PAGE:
shoring

[ US /ˈʃɔɹɪŋ/ ]
[ UK /ʃˈɔːɹɪŋ/ ]
NOUN
  1. the act of propping up with shores
  2. a beam or timber that is propped against a structure to provide support
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How To Use shoring In A Sentence

  • Movements like onshoring, pushed by the current administration, have gained steam as the jobs market remains anemic.
  • For many multinationals, in fact, offshoring can be a public-relations nightmare at both ends of the pipeline.
  • And then came the off-shoring of America's industry and jobs hemorrhaged. Sen. Fritz Hollings: U.S. Is in a Trade War, Whether It Likes It or Not
  • In this regard, offshoring is likely to show up more in the compensation trends of our domestic workers in affected sectors than in their employment trends.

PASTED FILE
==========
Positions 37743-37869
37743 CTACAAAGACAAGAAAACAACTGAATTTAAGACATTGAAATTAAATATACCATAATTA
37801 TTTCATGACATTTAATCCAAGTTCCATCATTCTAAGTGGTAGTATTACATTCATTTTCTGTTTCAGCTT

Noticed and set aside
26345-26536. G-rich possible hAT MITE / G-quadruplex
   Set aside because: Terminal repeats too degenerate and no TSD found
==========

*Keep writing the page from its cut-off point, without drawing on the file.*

• To date, 35 state legislatures have drafted bills addressing offshoring and 161 state laws restricting or banning offshoring have been proposed.
  • The short term savings from offshoring or onshoring are pocket change relative to losing the value of the intellectual property.
  • Attempts to shore up the value of a derivative without shoring up the value of the assets from which they ultimately derive their value are likely to be in vain however cleverly we may try to finagle.
  • Widespread opposition to a proposed Afghan law is less about liberating women than shoring up Western authority.
  • The new public relations manager has the difficult task of shoring up the company's troubled image.
  • Outsourced homeshoring jobs grew 20% last year, to 112,000 jobs, estimates tech-market researcher IDC, and will hit 330,000 by 2010. Archive 2006-01-01
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